If We Were Having Coffee // Perfect is the Enemy

Hello and happy Sunday! Thanks for stopping by for a bit of conversation and catching up over a cup of delicious coffee.

It’s late, I know. I stayed up too late binge-watching mindless T.V. and eating too many snacks. I normally don’t don’t do that on the weekends. I love to stay up but I know that I never deal very well with circadian disruptions in the morning. I don’t deal well with mornings in general! But the more sleep I get the better. And the truth is I’m not gettig any younger and though the mornings are getting harder all the time I am learning how valuable they really are. These late starts only mean less time in the light and already I can see the sun going down.

At least the air outside is still warm and I can have the windows open. I can hear the snow that is still melting from our last storm dripping off of rooftops and splashing in the streets. Autumn here is always more like winter but on the mild days I like to pretend spring has arrived early.

So, please, pull up a chair and grab yourself a cup. I have the usual: hot coffee from the French press but I have returned to soy milk from almond. I missed the silky texture it gave my coffee too much. Let’s talk about last week.

“You may think a morning coffee is the most enjoyable thing in the world, but it’s really just a habit.”

― Julien Smith, The Flinch

If we were having coffee, I would tell you that I know I have been going on and on here about how poorly I have been feeling. I thought about taking a break from this blog but it’s all I have right now that is both all mine and doesn’t ask too much from me. It’s all I have that is mine and I that I also have the energy for and even if it becomes a place for me to dump my complaints and my sadness, that is what it will have to be, for now.

So, I have been feeling poorly. My ulcerative colitis symptoms have been creeping on for a few weeks now but this week my symptoms have escalated quickly. I struggled at work, and worse, I struggled at home too. My greatest fear with this disease is impacted my wife and our home.

Of course, some impact can’t be helped when I’m exhausted and in pain and hating my own body for failing me so spectacularly but I’m trying to minimize it. I try to protect a little of what is good in me, to carry some small positivity and enthusiasm through the day to give to her when we get home so she isn’t left with a shell of a person, or worse, all of my misery.

The good news is that I have talked with the doctor and we have a plan. I’m back on steroids which is both awful and terrific at the same time. The side effects can be harsh over time and I have already done so many rounds in the last few years that the long-term effects will begin to pile but I know I will start feeling better soon. I’m going to set up an appointment to speak with my doctor over the phone in two weeks so we can work out what the next steps are. The hope is that I can’t get myself back into remission and stay there with the same maintenance medication I’ve been on, but I have my doubts.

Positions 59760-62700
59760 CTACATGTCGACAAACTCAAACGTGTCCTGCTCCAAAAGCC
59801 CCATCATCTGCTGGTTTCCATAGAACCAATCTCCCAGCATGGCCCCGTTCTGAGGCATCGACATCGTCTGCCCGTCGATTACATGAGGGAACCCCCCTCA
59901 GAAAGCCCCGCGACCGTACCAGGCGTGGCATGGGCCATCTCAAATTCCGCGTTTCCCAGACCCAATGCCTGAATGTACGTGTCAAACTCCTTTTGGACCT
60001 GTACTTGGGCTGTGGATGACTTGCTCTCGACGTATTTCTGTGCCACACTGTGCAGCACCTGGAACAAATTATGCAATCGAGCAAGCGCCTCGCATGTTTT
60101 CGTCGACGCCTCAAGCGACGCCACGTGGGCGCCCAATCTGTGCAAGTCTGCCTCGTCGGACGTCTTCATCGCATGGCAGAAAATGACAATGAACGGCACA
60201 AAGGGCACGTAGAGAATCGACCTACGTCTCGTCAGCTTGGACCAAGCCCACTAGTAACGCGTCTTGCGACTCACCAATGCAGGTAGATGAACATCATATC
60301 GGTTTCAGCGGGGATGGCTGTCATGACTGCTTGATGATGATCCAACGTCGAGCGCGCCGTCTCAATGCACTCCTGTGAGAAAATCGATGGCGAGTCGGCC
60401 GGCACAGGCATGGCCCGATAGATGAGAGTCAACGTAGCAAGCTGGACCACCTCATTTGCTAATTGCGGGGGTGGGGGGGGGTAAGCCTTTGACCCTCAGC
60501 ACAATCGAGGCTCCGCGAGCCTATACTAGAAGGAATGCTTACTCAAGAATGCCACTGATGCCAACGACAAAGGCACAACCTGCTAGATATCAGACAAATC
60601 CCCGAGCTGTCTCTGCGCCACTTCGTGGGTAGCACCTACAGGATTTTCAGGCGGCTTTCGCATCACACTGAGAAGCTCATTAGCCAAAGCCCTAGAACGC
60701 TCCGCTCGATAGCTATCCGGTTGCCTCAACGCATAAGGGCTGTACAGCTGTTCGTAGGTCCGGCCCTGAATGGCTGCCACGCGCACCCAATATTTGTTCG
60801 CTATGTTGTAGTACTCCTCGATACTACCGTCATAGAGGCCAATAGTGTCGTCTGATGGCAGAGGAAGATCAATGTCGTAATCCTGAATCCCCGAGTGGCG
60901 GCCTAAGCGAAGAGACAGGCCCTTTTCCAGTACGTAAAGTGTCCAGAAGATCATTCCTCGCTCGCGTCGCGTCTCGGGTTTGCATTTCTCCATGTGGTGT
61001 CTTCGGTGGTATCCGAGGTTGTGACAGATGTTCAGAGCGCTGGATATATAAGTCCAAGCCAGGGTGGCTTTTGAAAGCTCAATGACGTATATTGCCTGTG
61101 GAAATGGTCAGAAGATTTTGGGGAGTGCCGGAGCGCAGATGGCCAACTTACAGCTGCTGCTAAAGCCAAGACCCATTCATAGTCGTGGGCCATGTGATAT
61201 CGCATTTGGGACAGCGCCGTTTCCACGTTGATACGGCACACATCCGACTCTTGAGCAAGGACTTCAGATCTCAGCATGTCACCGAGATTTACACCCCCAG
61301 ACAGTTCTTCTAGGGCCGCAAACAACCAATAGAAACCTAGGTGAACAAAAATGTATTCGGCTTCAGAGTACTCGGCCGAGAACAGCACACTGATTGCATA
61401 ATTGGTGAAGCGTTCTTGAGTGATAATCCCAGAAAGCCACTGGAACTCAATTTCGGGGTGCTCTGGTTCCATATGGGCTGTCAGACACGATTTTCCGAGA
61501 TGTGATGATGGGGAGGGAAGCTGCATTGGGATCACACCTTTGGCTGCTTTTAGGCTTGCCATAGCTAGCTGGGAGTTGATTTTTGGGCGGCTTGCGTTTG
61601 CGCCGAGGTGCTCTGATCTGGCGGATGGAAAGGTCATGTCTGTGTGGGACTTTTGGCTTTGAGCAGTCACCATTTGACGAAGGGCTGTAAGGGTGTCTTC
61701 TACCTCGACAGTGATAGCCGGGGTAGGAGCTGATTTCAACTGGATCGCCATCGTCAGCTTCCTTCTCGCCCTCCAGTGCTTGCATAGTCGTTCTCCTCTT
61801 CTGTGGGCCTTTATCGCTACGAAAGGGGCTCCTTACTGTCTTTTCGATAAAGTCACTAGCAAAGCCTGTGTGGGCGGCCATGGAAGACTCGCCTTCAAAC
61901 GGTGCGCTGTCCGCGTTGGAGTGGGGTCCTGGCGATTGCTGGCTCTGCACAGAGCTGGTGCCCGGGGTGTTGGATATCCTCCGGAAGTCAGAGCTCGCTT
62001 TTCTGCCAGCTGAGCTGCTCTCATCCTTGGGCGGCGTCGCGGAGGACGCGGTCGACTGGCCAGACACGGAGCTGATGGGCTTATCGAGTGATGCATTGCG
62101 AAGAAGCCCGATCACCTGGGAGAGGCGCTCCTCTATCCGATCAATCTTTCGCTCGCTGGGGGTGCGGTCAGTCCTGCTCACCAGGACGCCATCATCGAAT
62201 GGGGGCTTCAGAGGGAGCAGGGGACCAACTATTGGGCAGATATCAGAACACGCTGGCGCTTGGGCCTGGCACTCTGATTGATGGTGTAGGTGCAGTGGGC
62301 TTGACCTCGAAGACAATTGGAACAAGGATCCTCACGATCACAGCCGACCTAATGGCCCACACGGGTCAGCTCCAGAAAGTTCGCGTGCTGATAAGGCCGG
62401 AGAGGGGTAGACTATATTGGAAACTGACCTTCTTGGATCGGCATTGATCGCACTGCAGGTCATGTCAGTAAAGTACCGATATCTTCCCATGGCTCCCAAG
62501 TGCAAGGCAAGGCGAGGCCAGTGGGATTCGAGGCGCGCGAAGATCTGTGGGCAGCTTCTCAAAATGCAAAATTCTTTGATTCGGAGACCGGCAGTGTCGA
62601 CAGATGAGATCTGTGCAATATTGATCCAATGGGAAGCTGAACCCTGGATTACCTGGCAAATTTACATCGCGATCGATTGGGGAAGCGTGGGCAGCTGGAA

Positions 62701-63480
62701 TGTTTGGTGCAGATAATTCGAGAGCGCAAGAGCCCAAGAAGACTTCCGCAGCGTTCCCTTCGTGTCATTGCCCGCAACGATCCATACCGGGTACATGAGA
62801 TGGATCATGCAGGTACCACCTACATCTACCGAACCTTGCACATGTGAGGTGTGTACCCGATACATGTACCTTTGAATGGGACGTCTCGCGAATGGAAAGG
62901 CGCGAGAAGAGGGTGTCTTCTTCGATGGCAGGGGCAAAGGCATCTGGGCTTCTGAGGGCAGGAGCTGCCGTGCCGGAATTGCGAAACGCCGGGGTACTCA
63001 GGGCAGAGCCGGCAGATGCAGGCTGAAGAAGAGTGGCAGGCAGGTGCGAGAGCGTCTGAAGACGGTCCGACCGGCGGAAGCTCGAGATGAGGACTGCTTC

If we were having coffee, I would tell you that work this week was hard and not just because of how sickly I’m feeling but because I’m teaching a class of new employees again. I love teaching so much but trying always to be a good teacher is hard. What I teach is small, but it is important and I strive to take is seriously. I learn from each person I teach. I learn a new way that people learn and a new way to help people learn in a way that works for them.

This week I learned how to better explain to people why perfectionism is the worst thing while learning and while testing. I always tell them this but I have never been able to explain the why of it. Why shouldn’t they try so hard? Why shouldn’t they strive to be perfect? But this week I tested a woman who was so enthusiastic and who was doing so well but then, midway through her test, she made a mistake. It was such an understandable mistake and of course she would be given the opportunity to try again, but all she could think about was the failure and I saw the life, the enthusiasm, drain right out of her.